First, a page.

Assessing the Environmentalists


Eco-Hysterics and the Technophobes, by Petr Beckmann, Boulder: The Golem Press, 1973, 216 pp., $6.95 (out of print).

Exploring New Ethics for Survival, by Garrett Hardin, Baltimore: Penguin Books, 1972, 273 pp., $1.45 (pb).

Population, Environment, and the Quality of Life, by Parker G. Marden and Dennis Hodgson (editors), New York: Halsted, 1975, 328 pp., $4.95 (pb).

Two Cheers for the Affluent Society, by Wilfred Beckerman, New York: St. Martin's Press, 1974, 238 pp., $7.95.

In the past 10 years or so, boosting the growth of a movement, a wealth of literature has appeared on the subject of the environment and ecology. This review is not an attempt to survey the literature, but to reflect on its major claims, drawing largely upon the work of Beckerman and Beckmann. It is these two late arrivals on the scene which occasioned this review. As evident by their titles they are critical of much of what has gone on in the name of ecology and the environment—critical both of what has passed as information and of proposed solutions. Garrett Hardin's book is an expansion of his widely reprinted article "The Tragedy of the Commons" (Science, Dec. 13, 1968). And the third book is a recent collection of essays intended for classroom use.

Most generally the issue of the environment/ecology movement has been that human beings have abused and mismanaged their environment. This statement of its case undeniably does the movement a favor. Typically the popular and even scientific literature has been fraught with sensationalism, exaggeration, semi-fictionalized and computerized accounts of impending doom. This aspect of the movement has been refreshingly and competently debunked by both of our critics. But both agree with what is the core and most sensible statement of the concerns at issue—that the environment has been mismanaged.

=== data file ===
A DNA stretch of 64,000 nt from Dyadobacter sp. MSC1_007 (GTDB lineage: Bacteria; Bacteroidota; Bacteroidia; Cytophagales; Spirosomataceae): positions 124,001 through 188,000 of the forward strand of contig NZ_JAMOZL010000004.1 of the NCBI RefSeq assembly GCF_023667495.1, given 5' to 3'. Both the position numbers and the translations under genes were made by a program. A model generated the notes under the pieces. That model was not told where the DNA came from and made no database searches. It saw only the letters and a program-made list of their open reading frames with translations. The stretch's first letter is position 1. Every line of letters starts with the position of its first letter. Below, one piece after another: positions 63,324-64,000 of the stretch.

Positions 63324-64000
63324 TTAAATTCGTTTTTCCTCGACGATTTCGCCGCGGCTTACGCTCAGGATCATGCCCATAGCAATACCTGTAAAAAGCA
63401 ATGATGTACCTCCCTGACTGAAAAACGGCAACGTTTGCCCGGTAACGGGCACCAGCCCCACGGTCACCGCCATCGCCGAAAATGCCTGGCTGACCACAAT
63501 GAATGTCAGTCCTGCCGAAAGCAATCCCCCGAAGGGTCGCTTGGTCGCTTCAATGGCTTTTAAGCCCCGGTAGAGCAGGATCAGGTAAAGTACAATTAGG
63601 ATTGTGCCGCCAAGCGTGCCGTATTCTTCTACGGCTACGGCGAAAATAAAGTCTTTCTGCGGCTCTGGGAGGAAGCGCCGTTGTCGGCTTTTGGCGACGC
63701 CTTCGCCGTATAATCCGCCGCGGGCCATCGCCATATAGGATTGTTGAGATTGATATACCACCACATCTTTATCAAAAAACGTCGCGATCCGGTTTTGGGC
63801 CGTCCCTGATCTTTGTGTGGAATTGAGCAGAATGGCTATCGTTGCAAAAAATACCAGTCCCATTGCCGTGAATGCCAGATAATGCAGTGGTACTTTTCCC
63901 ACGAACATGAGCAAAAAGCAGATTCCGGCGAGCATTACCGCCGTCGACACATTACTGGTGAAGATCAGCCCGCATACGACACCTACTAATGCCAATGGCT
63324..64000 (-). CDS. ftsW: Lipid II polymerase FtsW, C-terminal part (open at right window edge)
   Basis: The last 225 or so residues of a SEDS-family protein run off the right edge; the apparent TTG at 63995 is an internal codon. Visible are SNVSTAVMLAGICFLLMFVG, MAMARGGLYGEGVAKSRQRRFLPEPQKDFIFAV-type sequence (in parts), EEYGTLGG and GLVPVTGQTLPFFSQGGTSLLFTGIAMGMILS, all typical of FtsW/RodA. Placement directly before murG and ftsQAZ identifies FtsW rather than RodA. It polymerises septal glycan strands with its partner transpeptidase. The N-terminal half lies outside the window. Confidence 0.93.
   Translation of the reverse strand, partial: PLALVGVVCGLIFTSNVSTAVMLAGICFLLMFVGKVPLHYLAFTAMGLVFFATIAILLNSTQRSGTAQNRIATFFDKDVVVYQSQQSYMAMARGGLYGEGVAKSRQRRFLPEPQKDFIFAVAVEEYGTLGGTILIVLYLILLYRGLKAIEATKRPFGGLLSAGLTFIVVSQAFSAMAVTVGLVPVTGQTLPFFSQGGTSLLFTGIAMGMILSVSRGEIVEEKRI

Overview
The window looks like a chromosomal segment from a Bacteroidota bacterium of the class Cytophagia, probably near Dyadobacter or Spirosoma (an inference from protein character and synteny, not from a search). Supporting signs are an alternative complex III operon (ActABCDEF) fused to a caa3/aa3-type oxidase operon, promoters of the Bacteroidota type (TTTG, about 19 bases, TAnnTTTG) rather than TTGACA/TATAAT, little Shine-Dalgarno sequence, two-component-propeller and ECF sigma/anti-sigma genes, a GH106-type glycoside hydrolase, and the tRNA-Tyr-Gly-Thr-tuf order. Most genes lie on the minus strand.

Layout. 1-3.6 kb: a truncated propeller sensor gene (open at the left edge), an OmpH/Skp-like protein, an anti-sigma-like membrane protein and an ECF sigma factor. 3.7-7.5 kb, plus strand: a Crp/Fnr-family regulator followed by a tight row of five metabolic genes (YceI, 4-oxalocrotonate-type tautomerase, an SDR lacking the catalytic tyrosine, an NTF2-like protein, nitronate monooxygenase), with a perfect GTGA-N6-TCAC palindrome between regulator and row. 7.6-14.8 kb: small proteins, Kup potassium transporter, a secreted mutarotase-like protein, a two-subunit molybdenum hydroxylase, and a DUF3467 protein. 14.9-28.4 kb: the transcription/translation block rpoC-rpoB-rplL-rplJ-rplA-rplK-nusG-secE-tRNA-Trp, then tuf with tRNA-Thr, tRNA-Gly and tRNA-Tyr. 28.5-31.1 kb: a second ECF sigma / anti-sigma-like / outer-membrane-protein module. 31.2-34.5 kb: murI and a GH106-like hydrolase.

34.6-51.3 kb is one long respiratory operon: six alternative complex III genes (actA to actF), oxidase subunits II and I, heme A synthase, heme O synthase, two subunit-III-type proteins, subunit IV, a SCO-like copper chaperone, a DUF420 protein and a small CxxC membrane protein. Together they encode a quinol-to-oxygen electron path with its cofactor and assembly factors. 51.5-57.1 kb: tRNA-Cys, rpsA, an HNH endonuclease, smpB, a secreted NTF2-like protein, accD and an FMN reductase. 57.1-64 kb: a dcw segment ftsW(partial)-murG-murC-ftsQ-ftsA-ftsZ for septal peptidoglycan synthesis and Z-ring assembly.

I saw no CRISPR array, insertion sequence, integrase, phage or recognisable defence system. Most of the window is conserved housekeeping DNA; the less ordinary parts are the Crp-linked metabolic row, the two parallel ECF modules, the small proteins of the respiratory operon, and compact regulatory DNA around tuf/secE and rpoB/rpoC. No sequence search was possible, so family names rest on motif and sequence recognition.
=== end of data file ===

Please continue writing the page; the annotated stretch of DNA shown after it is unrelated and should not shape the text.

Whether that is a problem only as it impinges on human comfort and survival or whether it is a problem in itself, how serious the situation is, what are its causes and which are primary, what the solutions could be, what would be their consequences and how they ought to be effected—these are the issues of intense debate. In the debate three areas have taken on central importance: population growth, economic growth, and limited resources. A fourth issue—the role of the political/economic structure in creating the problem at hand—has not, unfortunately, gained central importance.


Population growth has not only garnered the most attention, but is a fairly long-standing basis for predicting doom. As Beckmann notes, those who attribute our present and future ills to population growth are fond of quipping that Malthus is proved wrong and buried every year, only to be resurrected before year's end. He responds with "an equally impressive argument: Every year Malthus springs back to life—only to be proven wrong and buried again before the year is out." Of course, both sides can do better than this!

What are the arguments, then, of those who see the growth of population as a prime concern, and a cause for fear and trembling for the future? The case goes like this: 1) Population has been increasing exponentially and is likely to continue to do so. Some would stop here and charge that this is bad enough as an ecological imbalance: because of humans' improvements in feeding and doctoring themselves, natural controls—starvation and illness—which keep other species in check are no longer at work for the human race. Of course one cannot conclude that this is a deplorable state of affairs without another premise—that "ecological balance" means "things as they would be without man's knowledge or creative capacity." This is contended seriously in scientific circles; e.g., Ehrlich and Holdren maintain that "serious ecological harm has accompanied man's activities since the agricultural revolution some 10,000 years ago." In the face of this, why bother to halve present world population size, a far stronger measure than Ehrlich finds necessary? Does legitimate concern for the environment require even more than "going back to nature"? Back even further than the rise of agriculture—to the caves? As Beckmann titles one of his chapters, this view can be put quite simply: Man—an unfortunate creation of nature. The hidden premise is rarely made explicit, and it is doubtful that any coherent notion of ecological balance can exclude human beings as the kind of things they are, creative and productive entities. But perhaps coherence is not being aimed for.